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SEC to play conference games only this football season

SEC to play conference games only this football season

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kyle field

The Texas A&M football team takes the field before facing South Carolina at Kyle Field on Nov. 16, 2019.

The Southeastern Conference will play a 10-game, conference-only schedule in football this fall, the league announced Thursday afternoon.

The season will begin Sept. 26 and end Dec. 5. The conference championship game will be held at Mercedes-Benz Stadium in Atlanta on Dec. 19 and any makeup games will be played on Dec. 12 if necessary. Each school also will have one midseason open date, which will likely be spread between three weeks conferencewide, SEC commissioner Greg Sankey said on the Paul Finebaum Show.

Texas A&M’s season is now slated to begin against Arkansas on Sept. 26. The Aggies are this year’s designated home team in the annual neutral-site game, and A&M athletic director Ross Bjork said he is trying to get the game moved from AT&T Stadium in Arlington to Kyle Field.

“This is the right decision for the SEC, our athletics program, and most importantly the well-being of our student-athletes,” Bjork said in a statement. “Given the evolving nature of the current health challenge and the potential variables our university faces when thousands of students return to College Station, we believe a late September start for college football gives our students, student-athletes, staff, coaches and university community the safest environment possible. An ‘SEC-only’ schedule gives us clarity, hope, and optimism as we approach the weeks and months ahead.”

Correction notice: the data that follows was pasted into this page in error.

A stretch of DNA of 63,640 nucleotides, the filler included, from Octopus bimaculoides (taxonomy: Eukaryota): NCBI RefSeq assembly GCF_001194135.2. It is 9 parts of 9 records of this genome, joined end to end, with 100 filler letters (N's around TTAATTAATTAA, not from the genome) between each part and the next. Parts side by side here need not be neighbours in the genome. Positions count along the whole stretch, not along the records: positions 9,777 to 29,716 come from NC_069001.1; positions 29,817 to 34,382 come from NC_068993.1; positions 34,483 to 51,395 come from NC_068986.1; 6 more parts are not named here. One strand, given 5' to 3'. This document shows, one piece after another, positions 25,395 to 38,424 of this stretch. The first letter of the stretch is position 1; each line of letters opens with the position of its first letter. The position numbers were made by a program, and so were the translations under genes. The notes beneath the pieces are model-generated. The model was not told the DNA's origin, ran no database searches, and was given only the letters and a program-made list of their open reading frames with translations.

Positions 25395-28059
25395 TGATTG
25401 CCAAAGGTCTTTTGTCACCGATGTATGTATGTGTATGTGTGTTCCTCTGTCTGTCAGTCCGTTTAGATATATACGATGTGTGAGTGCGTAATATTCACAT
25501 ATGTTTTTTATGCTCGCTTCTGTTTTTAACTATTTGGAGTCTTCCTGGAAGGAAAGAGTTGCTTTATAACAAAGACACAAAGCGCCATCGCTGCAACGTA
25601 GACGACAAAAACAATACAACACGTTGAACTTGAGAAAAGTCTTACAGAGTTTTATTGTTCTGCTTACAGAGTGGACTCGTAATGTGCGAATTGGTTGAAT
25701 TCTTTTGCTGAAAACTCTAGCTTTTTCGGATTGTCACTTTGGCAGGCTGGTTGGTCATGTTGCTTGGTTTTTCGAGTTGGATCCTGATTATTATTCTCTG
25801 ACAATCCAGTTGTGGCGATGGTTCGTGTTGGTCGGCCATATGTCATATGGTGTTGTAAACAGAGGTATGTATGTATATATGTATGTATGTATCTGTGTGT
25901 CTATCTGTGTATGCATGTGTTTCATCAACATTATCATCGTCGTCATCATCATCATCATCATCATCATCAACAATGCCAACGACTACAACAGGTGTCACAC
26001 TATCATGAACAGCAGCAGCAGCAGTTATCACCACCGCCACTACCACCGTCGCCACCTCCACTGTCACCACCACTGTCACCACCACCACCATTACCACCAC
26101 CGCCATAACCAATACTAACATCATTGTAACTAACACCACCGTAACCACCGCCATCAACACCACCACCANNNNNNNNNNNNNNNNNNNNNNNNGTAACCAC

No official word has been given on the additional two SEC opponents each school will face. A revised schedule will be announced later, according to the SEC’s press release. The SEC will still be divided into two divisions for the 2020 season.

“This new plan for a football schedule is consistent with the educational goals of our universities to allow for the safe and orderly return to campus of their student populations and to provide a healthy learning environment during these unique circumstances presented by the COVID-19 virus,” Sankey said in a statement. “This new schedule supports the safety measures that are being taken by each of our institutions to ensure the health of our campus communities.”

Sankey said the SEC’s decision to play a conference-only season this fall was based on the need for maximum flexibility in making adjustments in response to the COVID-19 pandemic.

“We believe these schedule adjustments offer the best opportunity to complete a full season by giving us the ability to adapt to the fluid nature of the virus and the flexibility to adjust schedules as necessary if disruptions occur,” Sankey said. “It is regrettable that some of our traditional nonconference rivalries cannot take place in 2020 under this plan, but these are unique, and hopefully temporary, circumstances that call for unconventional measures.”

The scheduling change was voted on by the SEC presidents and chancellors Thursday.